hogwarts au where ronan and blue are the best goddamn beaters the gryffindor quidditch team has ever seen. they terrorize the pitch. chasers owl in sick before games. team captain gansey yells at them when they get bored of everyone flying away from them and just hit the bludgers back and forth “relax grandpa it’s target practice” “practice on THE OTHER TEAM”
“Come here,” Hajime says, when Oikawa insists on staying outside and drenched in the rain.
He doesn’t tip his umbrella so it’d shelter the both of them. Hands keep by his side, because Hajime might just reach out to wrap one around Oikawa’s waist and draw him closer, ready with the usual scolding of you’d get water everywhere in your house and do you want to get sick, dumbass. Because they’re twenty-eight and not eighteen, back when these things were a given. When Oikawa would’ve shut all distances without prompting, like there weren’t any between them in the first place.
(But if Hajime shifts his grasp on the handle just so and the umbrella now leans toward Oikawa like a flower instinctively looking for the sun, well. The weight of this rain has been heavy, so his arm is just probably getting tired from holding up this roof.)
But he doesn’t tip his umbrella so it’d shelter them both. They’d made their own choices at twenty-five—“this isn’t going to work”—and wouldn’t it be a tragedy to ruin three years’ hard work of keeping away because of this one fleeting moment, trapped under the rain by coincidence as they wait for the same late bus?
Come here, he says, in some sort of self-preservation. Let it be Oikawa’s own choice to come closer. But as Hajime keeps his chin up, eyes on the roads and the neon lights-speckled buildings across from the bus stop, his sights drift to the peripherals to find Oikawa Tooru (as always). He’s wearing a denim jacket too thin already for early winter, pulled over his head as a makeshift cover. Unlike three years ago, he can withstand this sort of cold a little longer.
Hajime’s heart clenches, when he thinks of the other changes he’d missed.
(He’s gotten a tad taller. His fringe is longer, just by a half or one centimeter. There’s a scar above his right brow bone from when he’d crashed-landed to conquer his final set for the National team—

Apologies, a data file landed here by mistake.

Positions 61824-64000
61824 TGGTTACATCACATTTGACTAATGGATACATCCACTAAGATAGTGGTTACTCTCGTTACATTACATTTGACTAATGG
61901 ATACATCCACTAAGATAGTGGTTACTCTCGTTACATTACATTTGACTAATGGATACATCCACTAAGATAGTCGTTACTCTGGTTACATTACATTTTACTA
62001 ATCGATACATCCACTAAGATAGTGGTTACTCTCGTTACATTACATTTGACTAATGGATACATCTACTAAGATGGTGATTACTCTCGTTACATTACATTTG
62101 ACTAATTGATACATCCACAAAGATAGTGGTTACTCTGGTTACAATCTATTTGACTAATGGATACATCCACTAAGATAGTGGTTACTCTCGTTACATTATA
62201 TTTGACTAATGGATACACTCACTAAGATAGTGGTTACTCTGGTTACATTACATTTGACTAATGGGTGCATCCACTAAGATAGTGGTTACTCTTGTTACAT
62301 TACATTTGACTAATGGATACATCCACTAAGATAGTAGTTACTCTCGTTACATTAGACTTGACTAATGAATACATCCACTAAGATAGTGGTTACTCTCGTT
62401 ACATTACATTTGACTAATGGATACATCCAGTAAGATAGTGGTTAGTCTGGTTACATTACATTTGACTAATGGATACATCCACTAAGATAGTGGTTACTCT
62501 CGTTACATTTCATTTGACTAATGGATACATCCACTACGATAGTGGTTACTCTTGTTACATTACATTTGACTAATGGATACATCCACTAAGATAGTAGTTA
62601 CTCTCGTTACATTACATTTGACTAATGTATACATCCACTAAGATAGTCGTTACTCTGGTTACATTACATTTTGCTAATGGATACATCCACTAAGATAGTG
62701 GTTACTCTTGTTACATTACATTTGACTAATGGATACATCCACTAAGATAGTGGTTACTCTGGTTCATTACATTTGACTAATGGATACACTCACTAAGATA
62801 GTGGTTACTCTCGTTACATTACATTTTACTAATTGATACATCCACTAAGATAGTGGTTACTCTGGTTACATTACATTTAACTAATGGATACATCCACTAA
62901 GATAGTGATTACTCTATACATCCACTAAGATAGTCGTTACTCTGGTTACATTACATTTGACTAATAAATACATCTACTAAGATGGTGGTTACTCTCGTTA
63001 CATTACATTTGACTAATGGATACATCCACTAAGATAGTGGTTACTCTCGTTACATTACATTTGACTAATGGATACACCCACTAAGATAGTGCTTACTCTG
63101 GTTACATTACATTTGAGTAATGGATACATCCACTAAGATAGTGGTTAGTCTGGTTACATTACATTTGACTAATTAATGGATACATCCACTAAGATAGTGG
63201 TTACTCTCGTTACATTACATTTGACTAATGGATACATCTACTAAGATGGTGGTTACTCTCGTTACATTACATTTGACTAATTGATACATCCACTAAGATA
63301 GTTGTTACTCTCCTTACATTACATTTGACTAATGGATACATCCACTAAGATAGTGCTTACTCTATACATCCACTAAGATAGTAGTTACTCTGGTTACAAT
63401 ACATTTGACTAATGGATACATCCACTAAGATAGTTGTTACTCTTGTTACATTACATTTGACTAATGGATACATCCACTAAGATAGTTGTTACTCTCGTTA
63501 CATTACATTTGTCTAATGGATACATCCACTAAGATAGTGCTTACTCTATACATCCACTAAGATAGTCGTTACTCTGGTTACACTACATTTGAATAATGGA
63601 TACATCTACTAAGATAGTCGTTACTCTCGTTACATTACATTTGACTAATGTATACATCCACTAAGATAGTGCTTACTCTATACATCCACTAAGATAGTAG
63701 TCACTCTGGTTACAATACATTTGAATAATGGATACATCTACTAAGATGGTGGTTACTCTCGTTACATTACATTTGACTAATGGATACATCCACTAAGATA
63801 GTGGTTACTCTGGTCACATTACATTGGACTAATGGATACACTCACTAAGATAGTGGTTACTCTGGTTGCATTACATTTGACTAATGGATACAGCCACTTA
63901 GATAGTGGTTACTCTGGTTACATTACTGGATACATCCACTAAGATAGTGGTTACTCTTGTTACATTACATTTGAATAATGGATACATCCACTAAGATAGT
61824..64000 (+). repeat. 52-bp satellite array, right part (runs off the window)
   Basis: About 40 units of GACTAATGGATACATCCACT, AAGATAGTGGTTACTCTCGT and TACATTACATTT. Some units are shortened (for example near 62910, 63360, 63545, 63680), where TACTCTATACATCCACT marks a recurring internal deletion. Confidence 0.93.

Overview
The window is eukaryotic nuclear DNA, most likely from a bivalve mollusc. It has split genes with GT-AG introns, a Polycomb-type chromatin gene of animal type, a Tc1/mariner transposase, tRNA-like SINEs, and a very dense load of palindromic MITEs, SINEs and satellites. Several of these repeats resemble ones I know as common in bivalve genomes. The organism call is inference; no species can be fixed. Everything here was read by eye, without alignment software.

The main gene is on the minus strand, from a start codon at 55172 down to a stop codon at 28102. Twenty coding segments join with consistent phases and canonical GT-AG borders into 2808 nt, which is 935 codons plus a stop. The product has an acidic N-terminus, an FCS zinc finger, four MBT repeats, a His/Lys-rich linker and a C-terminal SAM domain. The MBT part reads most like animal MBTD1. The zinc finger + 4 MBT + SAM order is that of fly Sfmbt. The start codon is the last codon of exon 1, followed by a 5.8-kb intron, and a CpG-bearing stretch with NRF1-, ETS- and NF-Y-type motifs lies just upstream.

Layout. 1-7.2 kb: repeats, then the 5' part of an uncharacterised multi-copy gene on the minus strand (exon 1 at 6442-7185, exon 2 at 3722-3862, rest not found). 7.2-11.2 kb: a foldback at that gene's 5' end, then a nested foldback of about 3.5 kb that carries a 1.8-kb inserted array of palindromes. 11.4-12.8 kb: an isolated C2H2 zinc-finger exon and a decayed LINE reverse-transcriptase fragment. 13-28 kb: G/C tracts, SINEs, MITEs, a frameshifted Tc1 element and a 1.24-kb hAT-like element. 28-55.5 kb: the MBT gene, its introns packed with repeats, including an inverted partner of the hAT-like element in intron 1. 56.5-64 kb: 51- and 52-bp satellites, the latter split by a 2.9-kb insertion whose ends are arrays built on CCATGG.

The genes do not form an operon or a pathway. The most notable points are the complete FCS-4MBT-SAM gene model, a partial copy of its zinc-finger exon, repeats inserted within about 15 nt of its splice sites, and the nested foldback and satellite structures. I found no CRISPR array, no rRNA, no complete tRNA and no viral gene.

He still walks with a light skip to his steps. He still hums. He still holds his head high like he’s looking down at everyone else, the crappy dumbass—)
(What’d Oikawa see, when he looks at Hajime?)
They’d made their owns choices, and they would make more to come. On a particularly unspectacular day, Oikawa Tooru makes his:
At Hajime’s call, he looks to the side to find a friend (childhood friend, friend-with-benefits, best friend to lover, ex-lover to friend), past the temporary shelter he offers. Because out of the two of them, it’s Hajime who closes his ears when it rains and thunder roars; it’s Oikawa who’d taken him out to dance in the rain or the falling snow.
At the way Hajime shivers now, just a short bout he’s forgotten to hide—but still looks right on ahead, anyway—Oikawa dares to muster up a smile. He steps into the huddle under an umbrella made for one. He presses his weight into Hajime’s side.
It does not matter if their skin isn’t making contact, when the warmth grows from somewhere deep inside his chest, like it has always belonged there and just needs a rainy season to bloom again.
Hello, it says, sounding too much like Oikawa’s smile and voice.
Hello, Hajime just meets him right back, daring a graze of pinky fingers.
(Oikawa then hooks their pinkies together, because of course he does.)
For the last time today, Hajime shivers again, because rain always finds its way to seep into the bones.
THE TONYS ARE TOMORROW THE TONYS ARE TOMORROW THE TONYS ARE TOMORROW THE TONYS ARE TOMORROW THE TONYS ARE TOMORROW THE TONYS ARE TOMORROW THE TONYS ARE TOMORROW THE TONYS ARE TOMORROW THE TONYS ARE TOMORROW THE TONYS ARE TOMORROW THE TONYS ARE TOMORROW THE TONYS ARE TOMORROW THE TONYS ARE TOMORROW THE TONYS ARE TOMORROW THE TONYS ARE TOMORROW